Police file terrorism charges against ex-Pakistani PM Imran Khan

ISLAMABAD (AP) — Pakistani police have filed terrorism charges against former prime minister Imran Khan, authorities said Monday, heightening political tensions in the country as the ousted prime minister holds mass rallies to resume his duties. functions.

The charges follow a speech Khan gave in Islamabad on Saturday in which he pledged to prosecute police officers and a female judge and alleged that a close aide was tortured after his arrest.

Khan himself has not spoken publicly about the latest charges against him. However, a court in Islamabad has issued a so-called “protection bond” for Khan for the next three days, preventing police from arresting him on the charges, said Shah Mahmood Qureshi, a senior leader of his party. opposition Tehreek-e-Insaf.

Hundreds of Tehreek-e-Insaf members stood outside Khan’s house on Monday to show their support as the former prime minister held meetings inside. The party has warned it will hold rallies across the country if Khan is arrested while working to try to crush the charges in court.

Under the Pakistani legal system, the police file what is known as a first information report on the charges against an accused with an investigative judge, which allows the investigation to progress. Generally, the police arrest and question the accused.

The report against Khan includes testimony from Magistrate Judge Ali Javed, who described being at the Islamabad rally on Saturday and hearing Khan criticize the Inspector General of Pakistani Police and another judge. Khan reportedly went on to say, “You too get ready, we will also take action against you. You should all be ashamed.

Khan could face several years in prison due to the new charges, which accuse him of threatening police officers and the judge under the country’s sedition law, which stems from colonial-era British law . However, he was not detained on other less serious charges brought against him during his recent campaign against the government.

Pakistan’s justice system also has a history of politicization and taking sides in power struggles between the military, civilian government and opposition politicians, according to the Washington-based advocacy group Freedom House. Current Prime Minister Shahbaz Sharif is likely to discuss the charges against Khan at a cabinet meeting scheduled for Tuesday.

Khan came to power in 2018, promising to break the pattern of family rule in Pakistan. His opponents argue he was elected with the help of the mighty military, which has ruled the country for half of its 75-year history.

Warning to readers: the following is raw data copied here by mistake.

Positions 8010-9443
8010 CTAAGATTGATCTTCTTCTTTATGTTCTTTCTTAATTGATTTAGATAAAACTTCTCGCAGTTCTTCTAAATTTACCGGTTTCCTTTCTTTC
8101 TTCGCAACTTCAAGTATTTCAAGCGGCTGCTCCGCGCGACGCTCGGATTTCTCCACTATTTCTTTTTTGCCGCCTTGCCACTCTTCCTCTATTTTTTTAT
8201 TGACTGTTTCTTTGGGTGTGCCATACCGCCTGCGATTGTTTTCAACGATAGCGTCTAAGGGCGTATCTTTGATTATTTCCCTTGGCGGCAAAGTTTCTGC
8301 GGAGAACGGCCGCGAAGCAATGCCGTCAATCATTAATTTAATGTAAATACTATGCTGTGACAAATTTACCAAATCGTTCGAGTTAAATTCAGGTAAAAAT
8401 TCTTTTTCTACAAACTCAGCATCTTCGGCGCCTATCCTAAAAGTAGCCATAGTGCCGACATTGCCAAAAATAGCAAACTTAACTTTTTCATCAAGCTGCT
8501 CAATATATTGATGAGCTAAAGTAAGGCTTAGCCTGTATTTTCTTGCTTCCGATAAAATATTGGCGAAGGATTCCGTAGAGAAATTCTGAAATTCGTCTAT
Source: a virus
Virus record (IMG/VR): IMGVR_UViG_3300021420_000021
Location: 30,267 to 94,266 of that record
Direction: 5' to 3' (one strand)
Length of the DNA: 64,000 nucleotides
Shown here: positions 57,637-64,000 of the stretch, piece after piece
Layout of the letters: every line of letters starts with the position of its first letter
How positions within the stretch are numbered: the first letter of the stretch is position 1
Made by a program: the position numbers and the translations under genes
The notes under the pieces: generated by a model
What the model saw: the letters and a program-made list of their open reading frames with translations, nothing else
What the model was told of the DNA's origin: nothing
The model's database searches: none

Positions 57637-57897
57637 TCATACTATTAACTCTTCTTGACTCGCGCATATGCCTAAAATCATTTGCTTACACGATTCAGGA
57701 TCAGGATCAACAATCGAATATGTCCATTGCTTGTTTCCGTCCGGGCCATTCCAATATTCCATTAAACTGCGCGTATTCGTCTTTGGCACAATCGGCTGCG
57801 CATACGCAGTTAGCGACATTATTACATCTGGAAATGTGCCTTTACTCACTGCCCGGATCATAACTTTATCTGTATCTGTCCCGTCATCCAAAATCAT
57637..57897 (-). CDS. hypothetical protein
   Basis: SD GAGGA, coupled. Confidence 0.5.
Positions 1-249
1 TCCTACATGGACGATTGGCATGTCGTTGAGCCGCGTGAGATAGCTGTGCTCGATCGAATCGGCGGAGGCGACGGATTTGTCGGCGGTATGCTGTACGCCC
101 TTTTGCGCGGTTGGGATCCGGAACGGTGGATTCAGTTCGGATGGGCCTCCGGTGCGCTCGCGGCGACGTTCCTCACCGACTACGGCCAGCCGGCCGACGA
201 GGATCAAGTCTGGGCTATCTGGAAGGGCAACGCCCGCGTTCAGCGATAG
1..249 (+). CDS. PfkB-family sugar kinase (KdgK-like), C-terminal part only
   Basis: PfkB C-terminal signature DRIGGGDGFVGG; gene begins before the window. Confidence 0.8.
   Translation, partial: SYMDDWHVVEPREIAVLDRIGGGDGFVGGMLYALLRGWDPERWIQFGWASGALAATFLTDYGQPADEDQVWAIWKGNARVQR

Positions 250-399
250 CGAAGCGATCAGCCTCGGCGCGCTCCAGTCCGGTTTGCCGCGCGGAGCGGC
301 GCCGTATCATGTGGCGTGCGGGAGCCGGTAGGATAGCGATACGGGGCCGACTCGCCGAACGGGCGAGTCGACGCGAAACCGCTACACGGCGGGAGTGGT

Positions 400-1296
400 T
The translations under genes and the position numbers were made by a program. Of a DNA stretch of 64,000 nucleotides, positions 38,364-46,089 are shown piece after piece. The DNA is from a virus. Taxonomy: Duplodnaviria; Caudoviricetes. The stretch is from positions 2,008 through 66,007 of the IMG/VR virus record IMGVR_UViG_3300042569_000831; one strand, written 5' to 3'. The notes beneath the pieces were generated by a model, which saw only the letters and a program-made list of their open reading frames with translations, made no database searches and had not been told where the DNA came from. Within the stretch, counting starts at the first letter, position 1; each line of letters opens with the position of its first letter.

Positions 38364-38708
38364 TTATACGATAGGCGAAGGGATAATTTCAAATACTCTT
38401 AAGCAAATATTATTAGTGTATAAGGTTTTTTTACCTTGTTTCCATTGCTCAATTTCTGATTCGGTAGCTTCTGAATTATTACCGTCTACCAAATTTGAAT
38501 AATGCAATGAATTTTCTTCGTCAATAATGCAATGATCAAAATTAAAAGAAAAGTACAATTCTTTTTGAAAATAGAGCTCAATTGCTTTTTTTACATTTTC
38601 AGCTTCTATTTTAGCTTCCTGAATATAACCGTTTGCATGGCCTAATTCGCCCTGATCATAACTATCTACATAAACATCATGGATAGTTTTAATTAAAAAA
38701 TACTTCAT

Seeking Khan’s ouster earlier this year, the opposition accused him of economic mismanagement as inflation soars and the value of the Pakistani rupee plummets. Parliament’s no-confidence vote in April that ousted Khan capped months of political turmoil and a constitutional crisis that forced the Supreme Court to intervene. During this time, it seems that the army had also grown cold towards Khan.

Khan alleged without providing evidence that the Pakistani military had participated in a US plot to oust him. Washington, the Pakistani military and the Sharif government have all denied this allegation. Meanwhile, Khan held a series of mass rallies in an attempt to pressure the government.

In his final speech on Sunday night at a rally in the town of Rawalpindi outside Islamabad, Khan said so-called “neutrals” were behind the recent crackdown on his party. He has in the past used the term “neutral” for the military.

“A plan has been made to place our party against the wall. I assure you that the situation in Sri Lanka is going to happen here,” threatened Khan, referring to the recent economic protests that toppled the island nation’s government.

“Now we follow the law and the constitution. But when a political party deviates from this path, the situation inside Pakistan, who will stop the public? There are 220 million people.

Khan’s party has staged mass protests, but Pakistan’s government and security forces fear the former cricketer’s popularity could still draw millions to the streets. It could put pressure on the nuclear-armed nation as it struggles to secure a $7 billion bailout from the International Monetary Fund amid an economic crisis, exacerbated by rising global food prices due in part. to Russia’s war against Ukraine.

On Sunday, internet access advocacy group NetBlocks said the country’s internet services blocked access to YouTube after Khan broadcast the speech on the platform despite a ban issued by the Pakistani Broadcasting Authority. regulation of electronic media.

Police arrested Khan’s political aide Shahbaz Gill earlier this month after he appeared on private ARY TV and urged soldiers and officers to refuse to obey ‘orders’. illegals” of military leaders. Gill was charged with treason, which under Pakistani law carries the death penalty. ARY also remains off the air in Pakistan after this broadcast.

Khan alleged that police abused Gill while in police custody. According to police, Gill suffers from asthma and was not ill-treated while in custody.

Gill was discharged from hospital to attend a hearing on Monday on whether he should return to prison. Gill appeared in good health in TV footage as he left for court amid tight security

Khan’s speech on Saturday in Islamabad focused mainly on Gill’s arrest.

Meanwhile, police have separately arrested journalist Jameel Farooqi in Karachi over his allegations that Gill was tortured by police. Farooqi is a strong supporter of Khan.

Associated Press writer Jon Gambrell in Dubai, United Arab Emirates contributed to this report.




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